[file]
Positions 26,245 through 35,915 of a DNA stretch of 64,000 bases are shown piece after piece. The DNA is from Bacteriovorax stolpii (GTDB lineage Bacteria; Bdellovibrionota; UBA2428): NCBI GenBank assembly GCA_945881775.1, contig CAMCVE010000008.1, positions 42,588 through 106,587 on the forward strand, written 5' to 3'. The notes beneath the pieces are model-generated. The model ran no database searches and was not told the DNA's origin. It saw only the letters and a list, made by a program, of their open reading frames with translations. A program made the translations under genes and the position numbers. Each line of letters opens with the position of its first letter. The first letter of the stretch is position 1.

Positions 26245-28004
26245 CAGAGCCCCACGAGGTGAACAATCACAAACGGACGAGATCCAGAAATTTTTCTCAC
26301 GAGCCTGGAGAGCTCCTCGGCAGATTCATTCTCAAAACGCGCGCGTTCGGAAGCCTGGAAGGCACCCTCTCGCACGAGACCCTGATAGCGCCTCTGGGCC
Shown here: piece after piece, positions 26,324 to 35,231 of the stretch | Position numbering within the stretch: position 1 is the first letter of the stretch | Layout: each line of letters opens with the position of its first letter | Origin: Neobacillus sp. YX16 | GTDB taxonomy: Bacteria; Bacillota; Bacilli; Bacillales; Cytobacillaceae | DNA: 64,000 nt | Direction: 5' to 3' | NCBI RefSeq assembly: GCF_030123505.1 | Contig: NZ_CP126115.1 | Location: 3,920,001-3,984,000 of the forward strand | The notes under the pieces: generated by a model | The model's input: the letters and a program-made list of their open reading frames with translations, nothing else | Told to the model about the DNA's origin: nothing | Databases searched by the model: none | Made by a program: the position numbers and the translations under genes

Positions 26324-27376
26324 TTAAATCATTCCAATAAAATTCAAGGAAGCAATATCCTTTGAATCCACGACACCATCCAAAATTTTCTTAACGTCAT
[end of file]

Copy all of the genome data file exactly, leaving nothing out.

Positions 26,245 through 35,915 of a DNA stretch of 64,000 bases are shown piece after piece. The DNA is from Bacteriovorax stolpii (GTDB lineage Bacteria; Bdellovibrionota; UBA2428): NCBI GenBank assembly GCA_945881775.1, contig CAMCVE010000008.1, positions 42,588 through 106,587 on the forward strand, written 5' to 3'. The notes beneath the pieces are model-generated. The model ran no database searches and was not told the DNA's origin. It saw only the letters and a list, made by a program, of their open reading frames with translations. A program made the translations under genes and the position numbers. Each line of letters opens with the position of its first letter. The first letter of the stretch is position 1.

Positions 26245-28004
26245 CAGAGCCCCACGAGGTGAACAATCACAAACGGACGAGATCCAGAAATTTTTCTCAC
26301 GAGCCTGGAGAGCTCCTCGGCAGATTCATTCTCAAAACGCGCGCGTTCGGAAGCCTGGAAGGCACCCTCTCGCACGAGACCCTGATAGCGCCTCTGGGCC
Shown here: piece after piece, positions 26,324 to 35,231 of the stretch | Position numbering within the stretch: position 1 is the first letter of the stretch | Layout: each line of letters opens with the position of its first letter | Origin: Neobacillus sp. YX16 | GTDB taxonomy: Bacteria; Bacillota; Bacilli; Bacillales; Cytobacillaceae | DNA: 64,000 nt | Direction: 5' to 3' | NCBI RefSeq assembly: GCF_030123505.1 | Contig: NZ_CP126115.1 | Location: 3,920,001-3,984,000 of the forward strand | The notes under the pieces: generated by a model | The model's input: the letters and a program-made list of their open reading frames with translations, nothing else | Told to the model about the DNA's origin: nothing | Databases searched by the model: none | Made by a program: the position numbers and the translations under genes

Positions 26324-27376
26324 TTAAATCATTCCAATAAAATTCAAGGAAGCAATATCCTTTGAATCCACGACACCATCCAAAATTTTCTTAACGTCAT